Coplay Whitehall Sewer Authority Engineer Darryl Jenkins gave a report on a proposed solar power project at the authority’s regular meeting June 21.
Last year, the board received a proposal for a solar panel project, but the supplier was unable to meet the board’s requirements for an American-made panel. The supplier ultimately went out of business.
Jenkins used his contacts at RER Energy to resurrect the proposal. The Reading-based company has a good reputation and produced a proposal that would offset 60 percent of the power consumption at the pump station.
Elizabeth Gehring, a lively centenarian, celebrated her milestone event with 200 of her friends at Fellowship Community, Whitehall, June 12.
Elizabeth first came to everyone’s attention when her fifth-grade class, now in their 70s, sought her out. They have semi-annual meetings to relive old adventures.
To celebrate, Elizabeth had every guest bring nonperishables for Whitehall Food Bank. Shari Noctor, who chairs Whitehall-Coplay Hunger Initiative, was impressed with the haul. The donation table was filled to overflowing and had to be emptied several times.
As expected, Coplay Borough Council approved a new apartment complex at its meeting June 12.
The project is sponsored by DVS Enterprises and consists of multiple apartment buildings near the Ironton Rail Trail and the new Saylor Park. The new project mimics a similar-styled project across the street.
Council’s main concerns were with stormwater runoff. Ultimately, council agreed the protections and safeguards offered by the developer were adequate.
At the Whitehall-Coplay School Board meeting June 11, the board adopted the 2018-19 budget. The new budget is $70,386,888 and is an increase of 4.05 percent from the previous year.
The budget increases taxes by 0.6181 mill, bringing the total property tax rate for school taxes to 17.2108 mills. The increase is 3.73 percent and will cost the average homeowner an additional $106.53 annually.
The school budget has a provision that any savings during the year in excess of 7.5 percent is used to fund teacher pension commitments.
At its workshop meeting June 5, Coplay Borough Council reviewed revisions to a proposal by DVS Enterprises for an apartment complex along the Ironton Rail Trail and across from an existing complex on Coplay Road and gave tentative approval.
Because the development is so close to the IRT, council expressed concern over a concrete bulkhead on the property and maintenance problems it may cause. A survey showed the bulkhead is borough property, but council was assured that DVS would make every effort to ensure the swale in the area would be properly maintained.
Plant Manager David Harleman outlined the Coplay Whitehall Sewer Authority’s 2018 program for relining sewer mains and manholes.
The contract to rework sewer mains was let to Insiteform, which will reline 2,000 feet of sewer main lines.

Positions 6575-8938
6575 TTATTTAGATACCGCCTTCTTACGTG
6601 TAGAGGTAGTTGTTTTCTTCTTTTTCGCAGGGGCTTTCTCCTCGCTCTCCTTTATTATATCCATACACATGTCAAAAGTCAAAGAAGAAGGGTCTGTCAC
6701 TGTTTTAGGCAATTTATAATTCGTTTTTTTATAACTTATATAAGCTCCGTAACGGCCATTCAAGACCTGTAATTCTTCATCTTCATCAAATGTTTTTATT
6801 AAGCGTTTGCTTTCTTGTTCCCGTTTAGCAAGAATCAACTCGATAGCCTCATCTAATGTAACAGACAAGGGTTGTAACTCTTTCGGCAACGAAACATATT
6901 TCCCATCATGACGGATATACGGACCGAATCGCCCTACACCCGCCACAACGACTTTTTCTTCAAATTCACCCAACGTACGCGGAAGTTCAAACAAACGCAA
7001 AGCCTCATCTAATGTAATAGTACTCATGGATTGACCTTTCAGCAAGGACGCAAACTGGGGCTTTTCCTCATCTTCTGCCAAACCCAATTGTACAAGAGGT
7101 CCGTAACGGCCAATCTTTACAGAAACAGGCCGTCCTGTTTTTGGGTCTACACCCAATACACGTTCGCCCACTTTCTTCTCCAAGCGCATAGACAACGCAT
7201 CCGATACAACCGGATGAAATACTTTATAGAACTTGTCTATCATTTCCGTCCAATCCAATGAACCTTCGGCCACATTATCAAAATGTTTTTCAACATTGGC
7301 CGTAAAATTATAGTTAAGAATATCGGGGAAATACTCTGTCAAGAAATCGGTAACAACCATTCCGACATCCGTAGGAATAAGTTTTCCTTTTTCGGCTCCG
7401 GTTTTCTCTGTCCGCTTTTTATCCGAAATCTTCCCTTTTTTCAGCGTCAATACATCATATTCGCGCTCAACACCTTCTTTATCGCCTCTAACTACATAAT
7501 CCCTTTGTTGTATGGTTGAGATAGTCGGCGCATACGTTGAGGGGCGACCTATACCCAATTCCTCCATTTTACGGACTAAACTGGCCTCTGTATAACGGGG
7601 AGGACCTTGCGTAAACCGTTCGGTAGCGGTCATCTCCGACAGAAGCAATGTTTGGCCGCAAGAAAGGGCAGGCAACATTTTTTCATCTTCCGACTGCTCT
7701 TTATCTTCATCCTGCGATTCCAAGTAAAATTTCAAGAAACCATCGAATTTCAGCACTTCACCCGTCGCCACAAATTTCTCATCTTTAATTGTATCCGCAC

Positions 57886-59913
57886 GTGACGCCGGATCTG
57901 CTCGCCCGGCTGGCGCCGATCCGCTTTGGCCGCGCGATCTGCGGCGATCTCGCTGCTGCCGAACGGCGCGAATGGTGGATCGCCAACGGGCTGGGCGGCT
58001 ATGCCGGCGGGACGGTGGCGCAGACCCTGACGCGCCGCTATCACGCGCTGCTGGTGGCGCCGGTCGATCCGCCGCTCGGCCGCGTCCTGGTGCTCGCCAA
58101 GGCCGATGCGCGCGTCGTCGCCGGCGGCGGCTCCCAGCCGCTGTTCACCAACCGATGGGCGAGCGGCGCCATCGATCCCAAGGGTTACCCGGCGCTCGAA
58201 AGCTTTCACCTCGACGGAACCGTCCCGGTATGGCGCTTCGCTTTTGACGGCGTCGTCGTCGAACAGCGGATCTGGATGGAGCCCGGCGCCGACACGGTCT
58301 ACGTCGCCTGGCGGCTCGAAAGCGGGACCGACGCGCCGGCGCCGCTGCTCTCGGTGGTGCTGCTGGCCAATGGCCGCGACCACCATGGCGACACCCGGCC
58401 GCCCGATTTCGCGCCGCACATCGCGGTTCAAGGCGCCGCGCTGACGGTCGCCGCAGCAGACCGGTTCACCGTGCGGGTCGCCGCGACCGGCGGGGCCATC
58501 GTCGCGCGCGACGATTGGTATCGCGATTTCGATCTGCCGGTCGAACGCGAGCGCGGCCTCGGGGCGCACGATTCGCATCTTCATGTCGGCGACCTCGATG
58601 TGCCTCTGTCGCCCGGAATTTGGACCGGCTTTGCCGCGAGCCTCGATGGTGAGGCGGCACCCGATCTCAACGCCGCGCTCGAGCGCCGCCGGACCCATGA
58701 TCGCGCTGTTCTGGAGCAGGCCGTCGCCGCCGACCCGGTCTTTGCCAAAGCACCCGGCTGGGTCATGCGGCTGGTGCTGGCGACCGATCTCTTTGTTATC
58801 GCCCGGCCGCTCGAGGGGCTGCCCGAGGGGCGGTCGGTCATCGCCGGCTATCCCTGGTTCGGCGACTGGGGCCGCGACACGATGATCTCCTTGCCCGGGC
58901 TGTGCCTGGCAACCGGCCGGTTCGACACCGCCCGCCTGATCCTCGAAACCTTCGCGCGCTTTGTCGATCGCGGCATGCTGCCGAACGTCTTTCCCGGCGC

“In the past, we did a lot of relining to reduce inflow and infiltration as part of the EPA mandate. This project is a little different,” he said. “These lines are being redone because they are older lines that are structurally failing.”
Relining the sewer mains will postpone the need to dig up the lines and replace them.
Coplay Borough is assessing a bid from Land-Tech Enterprises Inc. for work on Saylor Park. The bid — $827,000-plus — is in line with expectations.
Borough Engineer Daniel Witczak will review the application and ensure it meets specifications.
The competing bid was more than $1,000,000.
At Coplay Borough Council’s meeting May 1, Councilwoman Janet Eisenhauer acknowledged receipt of a $25,000 grant from the Trexler Foundation.
“Trexler has been good to Coplay. The only stipulation we have on the grant is to spend it on Saylor Park. They want a report to show how the money was spent by the end of November,” she said.
Trexler also gave $1,800 to the library. Those funds will be used for a new computer.
Eisenhauer announced the borough signed a contract with Paychex to do payroll.
At CWSA’s regular meeting April 19, Attorney John Stover announced a settlement over the Allentown Waterfront project.
“This has been a long two-year battle, but we have a resolution that meets the needs of both organizations,” he said.
Disagreement centered on a 36-inch interceptor line owned by CWSA that delivers sewage to the Allentown Wastewater Treatment Plant. Plans for the waterfront called for the interceptor to be moved. CWSA objected if the costs were to be incurred by ratepayers. The waterfront partners did not want to pay the costs involved.
Each year, the Lehigh Valley chapter of the West Point Society presents the Dwight D. Eisenhower Leadership Character Award to an outstanding junior at Whitehall High School.
For 2018, the award goes to Aziz Atiyeh.
Mike Tauber, a Whitehall and West Point graduate, presented the certificate on behalf of the West Point Society.
“This certificate recognizes high school juniors who demonstrated the leadership and character that comes with individual achievement while helping others attain their goals,” Tauber said.